Tuesday, October 13, 2009

The same unit of story twice—once in words and once in pictures

First Second's recent release Refresh, Refresh is a graphic novel adaptation of a rather short prose short story. Or, to be more accurate, it's an adaptation of the screenplay adaptation of the original prose short story.

I read the graphic novel version, which is written and drawn by Danica Novgorodoff, first, and then eagerly sought out the Benjamin Percy story it's based on. I did so not simply because I was reviewing the graphic novel, and being familiar with its source material seemed like something that would be do more good than harm in reviewing the adaptation, but because the way in which Novgorodoff ends her version was such a strange, such a visual, such a comic book-y way to end the story, that it was hard to imagine how it would have been accomplished in prose, and, if it was an invention of hers, how Percy originally ended the original.

I was more than a little surprised by how different the two versions of Refresh, Refresh are (You can find Percy's version in a 2007 short story collection of the same name, by the way). His story, as it was printed in The Best American Short Stories 2006 is only about 12 pages long, while the graphic novel is 138-pages long.

A lot of that added length is due to dramatizing events the story either summarizes or implies, although Novgorodoff—or, more likely, James Ponsoldt, who wrote the screenplay adaptation the comic is itself adapted from—also adds significantly to the cast. If you're interested in either the comic or the short story, you may want to quit reading now, as I'm going to contrast the endings of each (and thus spoil them, I guess).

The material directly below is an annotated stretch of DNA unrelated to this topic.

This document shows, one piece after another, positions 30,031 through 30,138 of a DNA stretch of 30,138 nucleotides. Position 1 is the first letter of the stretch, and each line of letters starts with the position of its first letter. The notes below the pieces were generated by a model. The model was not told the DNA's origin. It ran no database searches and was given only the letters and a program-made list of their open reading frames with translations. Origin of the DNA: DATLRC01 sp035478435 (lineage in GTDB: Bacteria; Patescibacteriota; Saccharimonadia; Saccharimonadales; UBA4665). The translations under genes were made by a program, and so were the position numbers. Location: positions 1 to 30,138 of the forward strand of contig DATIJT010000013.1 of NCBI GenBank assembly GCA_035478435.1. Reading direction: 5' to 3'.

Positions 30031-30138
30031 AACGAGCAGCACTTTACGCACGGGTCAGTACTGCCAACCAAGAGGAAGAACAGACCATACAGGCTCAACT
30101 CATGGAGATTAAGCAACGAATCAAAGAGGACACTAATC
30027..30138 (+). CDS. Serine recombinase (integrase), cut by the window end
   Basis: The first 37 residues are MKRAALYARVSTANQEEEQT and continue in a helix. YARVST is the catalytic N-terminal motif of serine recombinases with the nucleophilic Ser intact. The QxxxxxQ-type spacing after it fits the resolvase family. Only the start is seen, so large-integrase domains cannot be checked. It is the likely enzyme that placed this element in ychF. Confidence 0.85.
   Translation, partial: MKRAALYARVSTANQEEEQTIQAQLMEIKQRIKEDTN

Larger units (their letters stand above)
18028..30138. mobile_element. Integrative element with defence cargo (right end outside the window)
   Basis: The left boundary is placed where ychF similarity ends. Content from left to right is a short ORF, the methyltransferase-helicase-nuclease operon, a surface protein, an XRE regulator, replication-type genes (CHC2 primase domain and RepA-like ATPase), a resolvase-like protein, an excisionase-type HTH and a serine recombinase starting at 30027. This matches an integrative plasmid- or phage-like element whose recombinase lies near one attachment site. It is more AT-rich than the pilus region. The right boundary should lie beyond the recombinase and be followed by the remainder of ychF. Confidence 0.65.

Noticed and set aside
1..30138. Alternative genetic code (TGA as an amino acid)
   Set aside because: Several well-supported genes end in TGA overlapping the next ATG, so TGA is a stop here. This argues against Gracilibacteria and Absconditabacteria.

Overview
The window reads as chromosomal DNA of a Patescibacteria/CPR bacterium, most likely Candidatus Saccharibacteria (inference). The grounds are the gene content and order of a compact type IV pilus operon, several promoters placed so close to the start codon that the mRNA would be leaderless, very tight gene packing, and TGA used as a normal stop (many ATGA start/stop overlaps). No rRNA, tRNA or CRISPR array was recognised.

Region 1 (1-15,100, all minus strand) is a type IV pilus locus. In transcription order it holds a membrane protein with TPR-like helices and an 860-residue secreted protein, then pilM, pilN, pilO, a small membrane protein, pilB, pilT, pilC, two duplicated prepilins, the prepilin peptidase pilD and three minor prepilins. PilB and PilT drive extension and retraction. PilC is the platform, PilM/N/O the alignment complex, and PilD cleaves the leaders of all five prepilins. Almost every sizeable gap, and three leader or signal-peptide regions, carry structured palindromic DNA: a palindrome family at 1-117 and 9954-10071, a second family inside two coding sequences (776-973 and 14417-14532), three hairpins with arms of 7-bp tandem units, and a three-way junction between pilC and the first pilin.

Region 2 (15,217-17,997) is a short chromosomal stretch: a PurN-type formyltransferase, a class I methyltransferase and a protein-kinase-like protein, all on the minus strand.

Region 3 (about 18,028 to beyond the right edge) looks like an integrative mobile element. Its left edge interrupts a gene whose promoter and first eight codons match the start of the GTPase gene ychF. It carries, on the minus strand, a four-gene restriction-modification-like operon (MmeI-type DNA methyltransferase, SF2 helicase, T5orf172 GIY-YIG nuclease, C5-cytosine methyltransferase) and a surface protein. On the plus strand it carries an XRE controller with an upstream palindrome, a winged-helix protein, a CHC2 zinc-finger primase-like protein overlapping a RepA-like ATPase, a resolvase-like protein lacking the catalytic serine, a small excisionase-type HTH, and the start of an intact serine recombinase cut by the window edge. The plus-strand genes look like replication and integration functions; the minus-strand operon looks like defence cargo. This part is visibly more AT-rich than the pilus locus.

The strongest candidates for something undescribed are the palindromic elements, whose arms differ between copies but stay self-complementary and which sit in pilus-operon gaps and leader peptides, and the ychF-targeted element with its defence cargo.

Here's the very last paragraph of Percy's story:

And here below is the climax and ending of Novgorodoff's graphic novel. I wouldn't normally excerpt so much from a graphic novel, but that's how many pages Novgorodoff spent attempting to say through pictures what Percy said through words. I should also note that I skipped a six-page sequence between the first page posted and below and the second, plus one abstract image (which I scanned upside down by accident), and another short sequence toward the end in which the boys have another conversation not in the story. I was basically interested in trying to capture Novgorodoff's picture version of Percy's word-evoked imagery:

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